Sponsorship

Explore / Discover 280 results

Powwow Keeps Native American Heritage Alive

Drums beating, feathers flying, hearts racing, spirits soaring — Indiana University’s 5th Annual Traditional Powwow at Alumni Hall this past weekend welcomed dancers, drummers, singers, and other performers from across the land. Miles Reiter filmed the event, which is more than just a social gathering — it’s a ritual of many tribes keeping their heritages alive. Click here to watch the video.

What Can Lynda Do for You?

Through lynda.com, the Monroe County Public Library now offers online classes often taken by university students and corporate employees. Lessons in everything from photography to business are free with a library card and can be taken at one’s own pace — as writer Jonna Mary Yost learned while tackling her Adobe Illustrator demons. Click here to read the full story.

Farm to Yarn: The Dye Part 2 of a 3-Part Series on the Life of Local Fiber

Lindsay Welsch returns to Marble Hill Farm for the second article in her three-part series on procuring yarn from its source. Stage two comprises the many steps in dyeing wool and the hands-on relationship that develops with color as it’s drawn out of indigo, goldenrod, marigold, and onion skins and affixed to the animal fiber. Click here to read the full story.

A Teenager’s Murder Still Breaks Hearts and Boggles Minds 50 Years Later

Fifty years ago, 16-year-old Sylvia Likens was found tortured to death in the Indianapolis home of her caretaker, Gertrude Baniszewski, who was later convicted of first-degree murder in what’s been called the most terrible crime ever committed in Indiana. In this essay, John Mikulenka ponders how the case went from a local tragedy to something affecting people worldwide. In his video, he interviews the newspaper reporter who covered Baniszewski’s trial. Click here for the full story and video.

IU’s Crabb Band More Than a Sidekick at Soccer Games

The Crabb Band has been boosting IU soccer teams with lively performances for the past 42 years. Angela Hawkins and Miles Reiter tell and show why the band is one of the more exciting acts in town. Sitting next to the band, you might be so entertained that you’ll forget about the game. Click here to read the full story and watch the video.

Book by Local Poet Ross Gay Selected as Finalist for the National Book Award

The National Book Foundation just announced the Finalists for the National Book Award. Among them is Catalog of Unabashed Gratitude, a collection of poems by Indiana University professor Ross Gay. In this profile by Brian Hartz, Gay reflects on his work, on the powerful influence Bloomington has had on his poetry, and what this national recognition means to him. Click here to read the full story.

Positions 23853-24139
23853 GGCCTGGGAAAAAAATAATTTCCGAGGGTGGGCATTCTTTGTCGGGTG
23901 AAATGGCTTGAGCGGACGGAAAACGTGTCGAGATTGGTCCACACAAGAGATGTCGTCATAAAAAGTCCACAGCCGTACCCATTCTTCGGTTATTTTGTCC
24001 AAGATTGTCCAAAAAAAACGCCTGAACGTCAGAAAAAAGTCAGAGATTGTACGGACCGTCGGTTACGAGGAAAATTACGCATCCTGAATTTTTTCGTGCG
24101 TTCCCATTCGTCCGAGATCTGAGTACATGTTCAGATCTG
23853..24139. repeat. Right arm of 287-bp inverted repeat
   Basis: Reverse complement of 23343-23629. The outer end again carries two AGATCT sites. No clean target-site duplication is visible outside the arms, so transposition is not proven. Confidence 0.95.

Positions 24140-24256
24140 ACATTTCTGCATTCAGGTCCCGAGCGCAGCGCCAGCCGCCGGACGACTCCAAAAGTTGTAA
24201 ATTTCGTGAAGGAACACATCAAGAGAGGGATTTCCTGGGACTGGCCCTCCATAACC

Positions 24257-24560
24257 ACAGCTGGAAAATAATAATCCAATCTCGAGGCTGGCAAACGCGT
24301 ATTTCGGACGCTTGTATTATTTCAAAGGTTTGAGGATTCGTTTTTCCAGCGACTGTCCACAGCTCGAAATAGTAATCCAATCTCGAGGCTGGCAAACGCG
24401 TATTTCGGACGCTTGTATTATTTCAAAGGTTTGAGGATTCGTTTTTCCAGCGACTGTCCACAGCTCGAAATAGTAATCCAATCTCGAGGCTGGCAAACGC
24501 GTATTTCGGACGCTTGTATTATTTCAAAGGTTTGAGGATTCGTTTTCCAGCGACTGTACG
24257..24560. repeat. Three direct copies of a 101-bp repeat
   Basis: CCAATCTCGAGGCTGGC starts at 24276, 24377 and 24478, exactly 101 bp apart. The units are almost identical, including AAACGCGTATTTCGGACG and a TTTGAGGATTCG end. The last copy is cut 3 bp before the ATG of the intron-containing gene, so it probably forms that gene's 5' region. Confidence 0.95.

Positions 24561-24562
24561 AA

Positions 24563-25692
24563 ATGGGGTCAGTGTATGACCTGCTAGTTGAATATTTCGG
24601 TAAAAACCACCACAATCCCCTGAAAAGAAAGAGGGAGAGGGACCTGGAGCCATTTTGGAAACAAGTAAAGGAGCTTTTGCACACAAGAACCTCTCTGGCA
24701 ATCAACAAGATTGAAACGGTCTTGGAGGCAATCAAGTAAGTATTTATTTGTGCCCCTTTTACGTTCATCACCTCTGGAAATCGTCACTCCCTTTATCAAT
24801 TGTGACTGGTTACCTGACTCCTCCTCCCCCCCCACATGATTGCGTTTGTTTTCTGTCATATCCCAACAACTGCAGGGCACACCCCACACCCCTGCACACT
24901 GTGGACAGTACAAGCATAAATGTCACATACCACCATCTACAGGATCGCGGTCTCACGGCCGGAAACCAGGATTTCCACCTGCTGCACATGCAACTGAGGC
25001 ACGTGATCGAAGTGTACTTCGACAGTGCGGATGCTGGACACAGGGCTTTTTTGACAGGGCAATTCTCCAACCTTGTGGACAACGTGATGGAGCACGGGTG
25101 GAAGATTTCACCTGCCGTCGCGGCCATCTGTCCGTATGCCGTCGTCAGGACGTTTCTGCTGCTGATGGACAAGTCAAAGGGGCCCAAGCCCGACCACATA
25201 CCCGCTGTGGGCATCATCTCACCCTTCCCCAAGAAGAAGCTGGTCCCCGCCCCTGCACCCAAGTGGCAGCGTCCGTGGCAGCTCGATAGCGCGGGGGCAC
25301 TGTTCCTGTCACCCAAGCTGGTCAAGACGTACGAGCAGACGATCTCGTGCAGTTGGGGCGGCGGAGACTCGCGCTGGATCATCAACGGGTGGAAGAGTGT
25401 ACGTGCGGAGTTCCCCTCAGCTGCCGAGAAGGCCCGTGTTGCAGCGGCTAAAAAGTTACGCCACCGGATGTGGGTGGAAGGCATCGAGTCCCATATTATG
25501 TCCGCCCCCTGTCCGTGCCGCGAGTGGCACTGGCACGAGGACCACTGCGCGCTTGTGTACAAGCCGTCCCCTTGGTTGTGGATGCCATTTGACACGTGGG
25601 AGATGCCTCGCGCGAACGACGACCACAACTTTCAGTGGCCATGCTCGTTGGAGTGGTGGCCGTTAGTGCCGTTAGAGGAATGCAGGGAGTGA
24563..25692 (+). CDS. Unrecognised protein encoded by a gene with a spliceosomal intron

Sitcom Theatre: Situational Comedy Local experimental theater troupe explores themes both alien and familiar in their genre-spanning productions.

McKee Woods and Natasha Komoda attend rehearsals of Trading Faces, the latest play from Sitcom Theatre, a local theater troupe that creates experimental plays “with a tight lens on the absurd and cleverly bizarre.” Co-founders Bethy Squires and William McHenry reveal how their creative inspirations (from ’50s sci-fi movies to Friends sitcom episodes to the local punk-rock scene) help to inform their themes — whether wacky, campy, straight, or queer. They will perform Trading Faces Friday, September 25, at The Back Door. Show at 8 p.m., doors open at 7. Click here to read the full story.

Three Minutes in Maple Heights

In this Limestone Post series, local videographer Trent Deckard takes us on three-minute tours of neighborhoods in Bloomington and surrounding communities. Deckard’s first visit is to Maple Heights, a discrete neighborhood on the north side of downtown Bloomington. After talking to some of the “genuinely sweet people who live there,” Deckard says he’d like to live there, too. “No — seriously,” he says, “I want to live there.” Click here to watch the video.

David Torneo: Bloomington’s Ambassador of Poetry

Publisher, poet, playwright, promoter — all of these describe David Torneo, but you could just as easily call him Bloomington’s Ambassador of Poetry. Torneo may spend more time promoting the work of other poets than he does his own, whether by organizing book launches and public poetry readings for local and national poets or interviewing poets for podcasts. He also publishes Ledge Mule Press, a quarterly publication made in limited editions with handmade techniques. Click here to read the full story.

Neighborhoods Unite Over ‘Lost and Found Pets’

Zak Szymanski is one of 2,000 sleepless members of a virtual community who snoop through Bloomington’s very real neighborhoods and sniff down random streets looking for tiny, terrified creatures — B-town’s lost pets. But beware: joining the group might change your behavior. Click here to read the full story.

Farm to Yarn: The Wool Part 1 of a 3-Part Series on the Life of Local Fiber

Knitting and other fiber crafts have found a new generation of enthusiasts who care about the source of their yarn as much as about its color and pattern. In this first installment of a 3-part series, Lindsay Welsch traces yarn to one of its local sources, Marble Hill Farm. Click here to read the full story.

Bee-Town Gets Busy: The State of All Things Bee and How You Can Help

While the honeybee population in Monroe County is thriving, studies show Indiana's colony loss is worse than the national average. Bloomington beekeeper Susan M. Brackney addresses the complicated and troubling issue, and she offers advice on helping not only honeybees but also bumblebees, butterflies, and other native pollinators. Click here to read the full story.